9 areas of your business that could use creativity - Part 2

Businesses are innovating at a rapid pace. What is your business doing to keep up? Don't get left behind.

Ask yourself: Where could I use more creativity in my business?

The Business Model Canvas designed by Alexander Osterwalder is a helpful tool for getting a bird’s eye view of your business. At Creativity Wake-Up, we find this a useful model to share with our clients to spark ideas for applying creative thinking.

In my last blog, we looked at four of the nine blocks in the Business Model Canvas where you could begin to apply creativity.  Let’s take a look at the rest of the blocks.



5.     Channels

Channels are ways that you communicate with and distribute your value to your customers. Channels serve various functions including raising awareness about your products or services, allowing your customers to evaluate your offerings, enabling them to purchase physically or virtually, delivering the value and providing post-purchase customer support.  

Get creative and ask:

  • Through which channels do each of our customer segments prefer being reached?
  • Which of our channels work best?
  • Which channels are the most cost efficient?
  • How might we build more awareness of our products and services?
  • How might we deliver our products and services to our customers in a better way?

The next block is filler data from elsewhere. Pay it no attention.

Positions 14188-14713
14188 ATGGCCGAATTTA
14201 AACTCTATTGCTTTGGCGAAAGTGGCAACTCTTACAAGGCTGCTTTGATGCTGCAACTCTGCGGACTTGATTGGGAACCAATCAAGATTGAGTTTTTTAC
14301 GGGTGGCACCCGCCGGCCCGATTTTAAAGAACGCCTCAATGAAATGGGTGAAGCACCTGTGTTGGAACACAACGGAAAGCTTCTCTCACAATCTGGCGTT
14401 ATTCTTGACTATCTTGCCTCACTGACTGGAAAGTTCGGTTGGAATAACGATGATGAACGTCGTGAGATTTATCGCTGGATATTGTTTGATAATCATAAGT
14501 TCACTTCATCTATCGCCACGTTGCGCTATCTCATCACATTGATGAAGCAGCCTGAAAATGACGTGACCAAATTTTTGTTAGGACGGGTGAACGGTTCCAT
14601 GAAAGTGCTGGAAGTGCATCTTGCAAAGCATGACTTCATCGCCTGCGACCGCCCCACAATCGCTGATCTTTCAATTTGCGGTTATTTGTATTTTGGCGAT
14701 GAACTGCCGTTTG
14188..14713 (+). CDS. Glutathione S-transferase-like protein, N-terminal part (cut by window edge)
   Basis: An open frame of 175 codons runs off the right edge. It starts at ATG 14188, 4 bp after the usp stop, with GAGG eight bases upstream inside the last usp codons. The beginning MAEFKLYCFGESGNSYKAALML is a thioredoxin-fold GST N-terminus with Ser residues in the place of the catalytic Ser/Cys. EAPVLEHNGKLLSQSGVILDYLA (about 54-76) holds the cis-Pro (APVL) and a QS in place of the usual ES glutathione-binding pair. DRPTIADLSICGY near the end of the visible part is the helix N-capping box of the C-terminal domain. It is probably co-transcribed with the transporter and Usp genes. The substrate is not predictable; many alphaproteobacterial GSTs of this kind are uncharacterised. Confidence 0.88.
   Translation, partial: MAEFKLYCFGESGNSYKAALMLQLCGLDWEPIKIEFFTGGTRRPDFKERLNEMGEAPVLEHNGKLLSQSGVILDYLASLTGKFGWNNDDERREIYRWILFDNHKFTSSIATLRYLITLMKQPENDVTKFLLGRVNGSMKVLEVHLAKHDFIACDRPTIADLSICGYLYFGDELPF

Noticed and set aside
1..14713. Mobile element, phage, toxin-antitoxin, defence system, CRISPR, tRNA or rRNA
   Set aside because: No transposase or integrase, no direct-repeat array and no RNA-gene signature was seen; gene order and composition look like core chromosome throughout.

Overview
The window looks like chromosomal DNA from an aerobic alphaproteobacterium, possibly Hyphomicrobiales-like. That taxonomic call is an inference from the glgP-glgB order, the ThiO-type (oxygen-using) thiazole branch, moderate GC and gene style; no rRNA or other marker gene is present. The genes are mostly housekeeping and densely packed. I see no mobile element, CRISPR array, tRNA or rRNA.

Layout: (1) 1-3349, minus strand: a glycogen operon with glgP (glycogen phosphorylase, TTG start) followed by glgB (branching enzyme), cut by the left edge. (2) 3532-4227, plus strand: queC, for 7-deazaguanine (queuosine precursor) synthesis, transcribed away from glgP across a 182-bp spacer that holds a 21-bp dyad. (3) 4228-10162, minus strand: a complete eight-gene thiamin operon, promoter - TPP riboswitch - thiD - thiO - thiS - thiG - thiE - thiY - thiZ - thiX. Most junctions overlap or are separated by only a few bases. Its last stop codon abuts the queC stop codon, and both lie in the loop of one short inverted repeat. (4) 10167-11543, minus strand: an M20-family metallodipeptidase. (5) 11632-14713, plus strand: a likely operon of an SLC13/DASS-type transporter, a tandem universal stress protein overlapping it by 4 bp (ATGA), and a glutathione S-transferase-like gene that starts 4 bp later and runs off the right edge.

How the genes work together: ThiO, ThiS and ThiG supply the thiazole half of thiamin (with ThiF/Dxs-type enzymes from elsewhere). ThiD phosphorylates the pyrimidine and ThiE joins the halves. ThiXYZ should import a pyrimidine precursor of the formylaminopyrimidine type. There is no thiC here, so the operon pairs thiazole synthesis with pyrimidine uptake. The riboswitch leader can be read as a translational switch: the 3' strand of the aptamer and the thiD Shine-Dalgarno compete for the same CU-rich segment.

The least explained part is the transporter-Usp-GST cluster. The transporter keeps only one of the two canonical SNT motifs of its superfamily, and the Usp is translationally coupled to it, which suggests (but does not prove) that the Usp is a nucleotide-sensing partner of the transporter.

Disruptive advertising grows market share for Volvo

Every year, millions of people watch the US Superbowl, driving advertisers to spend $5 million per 30 second spot on TV advertisements during the game. In 2015, Swedish car manufacturer Volvo hijacked TV advertising by launching a competition to win a car. Volvo invited people to tweet them with the hashtag #VolvoContest and the name of a loved one, whenever they saw a commercial for another car company during the Superbowl game. They stood the chance to win a Volvo XC60 for their loved one.

The campaign, dubbed ‘The Greatest Interception Ever,’ managed to shift attention away from TV ads paid for by other car companies to a social conversation about Volvo. Volvo sustained engagement throughout the game and saw an increase in sales of the XC60 model of 70% in the month after the SuperBowl.

How can you change the conversation about your products or services? What could you do to engage your audience in an original way? Is there an emotional connection that would gain traction with your followers that you could make using your current marketing channels or ones that you have not tried before?